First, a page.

Clinical trial for HIV with a mix of drugs: clarification by Daniele Armenia, Professor of Virology, Microbiology and Clinical Microbiology at UniCamillus

The exhausting effort of the scientific community to try to fight HIV has allowed great improvements in terms of health and life expectancy in people infected with the virus. Today we have powerful, effective and well tolerated antiretroviral drugs available; people living with HIV under antiretroviral treatment today can have a good health, children, a life that is absolutely comparable to that of an uninfected individual and above all no longer transmit the infection.

However, the eradication of HIV infection is one of the most important objectives that the entire medical-scientific community still aims to. The suspension of antiretroviral treatment is associated, in fact, with a certain recovery of virus replication. Therefore, people affected by HIV must take the drugs for life.
The high genetic variability and the ability of this virus to integrate into the host cell genome make HIV eradication impossible. In fact, the virus is able to hide inside the genome of resting cells of the immune system, ensuring a prompt reserve of new viral particles if antiretroviral treatment is suspended.

To date, HIV eradication has only occurred in 2 exceptional cases: the Berlin patient “Timoty Brown” in 2008 and the London patient in 2019. These individuals had both received a bone marrow transplant to treat hematological malignancies. In both cases, the marrow had been donated by individuals with a rare genetic mutation called CCR5-delta-32. This mutation is able to “close an entrance door” to HIV, since it prevents the expression of one of the co-receptors fundamental for the entry of the virus into the cells of the host organism. After the transplant rooting, both patients underwent a remission of the infection, in the absence of treatment the presence of the virus has never been revealed to date.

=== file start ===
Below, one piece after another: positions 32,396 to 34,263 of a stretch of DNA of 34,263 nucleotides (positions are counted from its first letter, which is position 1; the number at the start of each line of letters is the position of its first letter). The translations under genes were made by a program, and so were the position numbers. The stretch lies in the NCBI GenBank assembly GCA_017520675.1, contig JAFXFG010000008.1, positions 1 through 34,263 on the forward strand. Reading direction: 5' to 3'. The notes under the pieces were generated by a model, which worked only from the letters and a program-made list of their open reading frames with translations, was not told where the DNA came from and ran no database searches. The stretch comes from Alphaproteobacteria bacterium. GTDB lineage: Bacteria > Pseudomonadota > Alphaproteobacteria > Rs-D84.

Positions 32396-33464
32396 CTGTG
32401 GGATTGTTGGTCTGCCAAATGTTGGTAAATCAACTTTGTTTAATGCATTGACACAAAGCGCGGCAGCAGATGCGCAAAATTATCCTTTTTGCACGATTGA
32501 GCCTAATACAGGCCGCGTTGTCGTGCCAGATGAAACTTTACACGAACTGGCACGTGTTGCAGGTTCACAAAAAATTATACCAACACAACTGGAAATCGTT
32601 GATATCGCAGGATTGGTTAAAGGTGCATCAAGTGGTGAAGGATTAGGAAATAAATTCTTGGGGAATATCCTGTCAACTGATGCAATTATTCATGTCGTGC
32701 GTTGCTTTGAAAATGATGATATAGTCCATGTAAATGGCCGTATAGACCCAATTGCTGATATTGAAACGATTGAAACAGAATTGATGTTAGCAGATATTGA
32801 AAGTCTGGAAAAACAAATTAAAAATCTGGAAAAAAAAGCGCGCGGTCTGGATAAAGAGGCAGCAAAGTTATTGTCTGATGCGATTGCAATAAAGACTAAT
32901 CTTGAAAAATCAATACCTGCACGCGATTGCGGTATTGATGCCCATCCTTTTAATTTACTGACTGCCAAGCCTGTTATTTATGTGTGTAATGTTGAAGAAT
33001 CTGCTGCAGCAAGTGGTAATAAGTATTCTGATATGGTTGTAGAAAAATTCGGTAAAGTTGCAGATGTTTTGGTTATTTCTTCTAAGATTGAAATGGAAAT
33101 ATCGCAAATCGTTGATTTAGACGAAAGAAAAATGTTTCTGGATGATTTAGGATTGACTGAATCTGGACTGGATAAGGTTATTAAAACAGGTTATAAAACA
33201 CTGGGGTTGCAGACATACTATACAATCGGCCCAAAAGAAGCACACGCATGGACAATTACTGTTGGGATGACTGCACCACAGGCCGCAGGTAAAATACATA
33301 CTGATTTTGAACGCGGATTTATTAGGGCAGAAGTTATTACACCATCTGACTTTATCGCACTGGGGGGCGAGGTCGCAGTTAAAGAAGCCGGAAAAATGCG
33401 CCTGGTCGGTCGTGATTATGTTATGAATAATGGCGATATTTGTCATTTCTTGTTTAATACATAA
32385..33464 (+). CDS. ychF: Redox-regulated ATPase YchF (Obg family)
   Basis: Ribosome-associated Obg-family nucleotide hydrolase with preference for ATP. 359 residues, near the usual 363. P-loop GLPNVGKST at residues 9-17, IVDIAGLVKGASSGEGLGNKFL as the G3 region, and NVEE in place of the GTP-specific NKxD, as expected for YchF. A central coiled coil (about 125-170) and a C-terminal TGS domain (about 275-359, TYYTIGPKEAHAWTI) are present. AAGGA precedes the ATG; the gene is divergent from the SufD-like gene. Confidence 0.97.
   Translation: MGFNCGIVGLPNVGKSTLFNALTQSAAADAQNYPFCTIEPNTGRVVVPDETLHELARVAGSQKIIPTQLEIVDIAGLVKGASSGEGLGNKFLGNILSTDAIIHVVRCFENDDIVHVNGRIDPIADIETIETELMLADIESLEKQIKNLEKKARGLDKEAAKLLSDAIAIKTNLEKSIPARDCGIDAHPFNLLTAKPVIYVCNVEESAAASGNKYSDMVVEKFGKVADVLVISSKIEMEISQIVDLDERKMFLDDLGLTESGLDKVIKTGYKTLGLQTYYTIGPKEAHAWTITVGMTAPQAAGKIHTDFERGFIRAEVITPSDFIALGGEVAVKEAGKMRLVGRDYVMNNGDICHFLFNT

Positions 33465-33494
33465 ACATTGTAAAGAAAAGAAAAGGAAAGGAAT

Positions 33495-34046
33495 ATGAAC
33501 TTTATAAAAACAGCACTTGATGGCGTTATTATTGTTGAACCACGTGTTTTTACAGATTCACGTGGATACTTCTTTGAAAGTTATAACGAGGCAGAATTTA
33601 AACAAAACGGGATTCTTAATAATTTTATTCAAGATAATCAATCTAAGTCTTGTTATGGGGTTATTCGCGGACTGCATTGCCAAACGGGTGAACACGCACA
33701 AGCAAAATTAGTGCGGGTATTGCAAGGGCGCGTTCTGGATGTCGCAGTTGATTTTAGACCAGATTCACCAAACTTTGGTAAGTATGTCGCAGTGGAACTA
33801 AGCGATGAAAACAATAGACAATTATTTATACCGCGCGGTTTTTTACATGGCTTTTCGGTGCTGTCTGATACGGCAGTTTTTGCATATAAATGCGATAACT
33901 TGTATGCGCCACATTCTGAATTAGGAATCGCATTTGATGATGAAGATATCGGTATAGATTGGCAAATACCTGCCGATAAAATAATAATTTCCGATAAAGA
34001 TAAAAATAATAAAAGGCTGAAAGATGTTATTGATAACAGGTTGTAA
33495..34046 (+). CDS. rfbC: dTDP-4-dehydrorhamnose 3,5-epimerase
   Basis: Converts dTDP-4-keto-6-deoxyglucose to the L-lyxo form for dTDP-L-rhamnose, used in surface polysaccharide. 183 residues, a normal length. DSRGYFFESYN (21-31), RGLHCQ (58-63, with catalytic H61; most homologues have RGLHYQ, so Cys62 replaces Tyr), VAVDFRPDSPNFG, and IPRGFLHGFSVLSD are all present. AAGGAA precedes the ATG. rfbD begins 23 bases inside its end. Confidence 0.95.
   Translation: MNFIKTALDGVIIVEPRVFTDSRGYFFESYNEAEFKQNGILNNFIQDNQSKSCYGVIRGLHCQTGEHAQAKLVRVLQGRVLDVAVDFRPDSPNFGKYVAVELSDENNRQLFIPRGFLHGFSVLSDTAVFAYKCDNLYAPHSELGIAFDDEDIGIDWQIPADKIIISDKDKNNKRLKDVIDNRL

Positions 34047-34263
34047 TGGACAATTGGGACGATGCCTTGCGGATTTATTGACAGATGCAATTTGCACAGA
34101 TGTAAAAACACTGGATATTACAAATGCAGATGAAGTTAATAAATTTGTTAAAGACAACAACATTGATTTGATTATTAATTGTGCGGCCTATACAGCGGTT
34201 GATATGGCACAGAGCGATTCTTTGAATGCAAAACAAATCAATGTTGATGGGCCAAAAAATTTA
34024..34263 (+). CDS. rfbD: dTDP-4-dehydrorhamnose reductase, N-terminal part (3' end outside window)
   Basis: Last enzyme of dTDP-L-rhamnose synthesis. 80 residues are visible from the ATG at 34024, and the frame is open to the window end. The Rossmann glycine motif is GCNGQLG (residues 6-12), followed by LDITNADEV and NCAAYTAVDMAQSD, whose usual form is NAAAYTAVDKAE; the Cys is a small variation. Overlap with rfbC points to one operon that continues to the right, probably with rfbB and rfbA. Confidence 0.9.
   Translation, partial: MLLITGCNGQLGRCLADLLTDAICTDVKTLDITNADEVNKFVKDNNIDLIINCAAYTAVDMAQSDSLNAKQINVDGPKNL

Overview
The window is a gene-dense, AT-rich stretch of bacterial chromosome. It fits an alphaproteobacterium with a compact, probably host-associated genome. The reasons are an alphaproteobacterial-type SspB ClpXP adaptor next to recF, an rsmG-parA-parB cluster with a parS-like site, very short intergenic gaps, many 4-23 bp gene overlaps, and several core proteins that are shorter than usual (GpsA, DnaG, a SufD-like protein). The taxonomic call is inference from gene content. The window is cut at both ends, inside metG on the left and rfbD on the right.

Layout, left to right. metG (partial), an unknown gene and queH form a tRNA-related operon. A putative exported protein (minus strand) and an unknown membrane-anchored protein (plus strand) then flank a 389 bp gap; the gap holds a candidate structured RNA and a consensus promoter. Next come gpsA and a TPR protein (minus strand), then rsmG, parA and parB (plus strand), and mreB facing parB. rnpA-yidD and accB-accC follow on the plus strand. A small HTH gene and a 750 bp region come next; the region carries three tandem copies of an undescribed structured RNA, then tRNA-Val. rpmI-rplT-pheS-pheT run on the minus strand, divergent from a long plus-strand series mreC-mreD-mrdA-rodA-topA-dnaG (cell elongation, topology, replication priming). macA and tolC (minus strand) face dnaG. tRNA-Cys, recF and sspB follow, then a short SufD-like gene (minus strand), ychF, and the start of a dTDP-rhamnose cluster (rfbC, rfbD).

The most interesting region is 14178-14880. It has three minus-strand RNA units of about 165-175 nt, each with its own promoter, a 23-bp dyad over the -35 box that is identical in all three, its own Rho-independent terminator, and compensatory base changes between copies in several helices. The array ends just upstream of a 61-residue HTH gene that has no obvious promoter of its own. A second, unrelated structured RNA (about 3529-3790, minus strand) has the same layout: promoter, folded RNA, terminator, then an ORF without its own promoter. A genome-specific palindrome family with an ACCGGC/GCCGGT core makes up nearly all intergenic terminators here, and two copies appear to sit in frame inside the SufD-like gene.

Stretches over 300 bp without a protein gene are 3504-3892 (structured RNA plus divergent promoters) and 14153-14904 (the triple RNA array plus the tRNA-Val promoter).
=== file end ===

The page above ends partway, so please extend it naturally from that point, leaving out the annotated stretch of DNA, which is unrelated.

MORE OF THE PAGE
Unfortunately, these were two lucky cases. In fact, despite numerous attempts to reproduce this remission in other patients, the technique as well as being risky has never been effective to date.

The news of the remission without bone marrow transplant of the Brasilian patient is certainly encouraging, but needs further confirmation. In this case, the patient was treated with a complex antiretroviral cocktail comprising very powerful drugs, combined with the use of a molecule already known in the oncological field capable of activating the immune resting cells where HIV is hiding. If the resting cells “wake up” they begin to produce viruses; this phenomenon has two fundamental consequences: on the one hand the virus is immediately blocked and eliminated by antiretrovirals and on the other the same cells that produce the virus die. Theoretically, in this way the viral reservoir is eliminated, and the virus completely eliminated from the body.
Even if this process seems to have happened in this lucky patient, the reproducibility of the strategy is still to be tried. In fact, there are very rare cases in which HIV is spontaneously controlled in some patients and other cases of remission have not been confirmed, such as the “Mississippi Baby” one, a girl treated with anti-HIV drugs after a few hours from birth and remained virus-free for over 2 years.

As necessary for any scientific discovery, we await the reproducibility and above all the publication in a peer-reviewed journal of this observation, certainly interesting but certainly to be treated with great caution.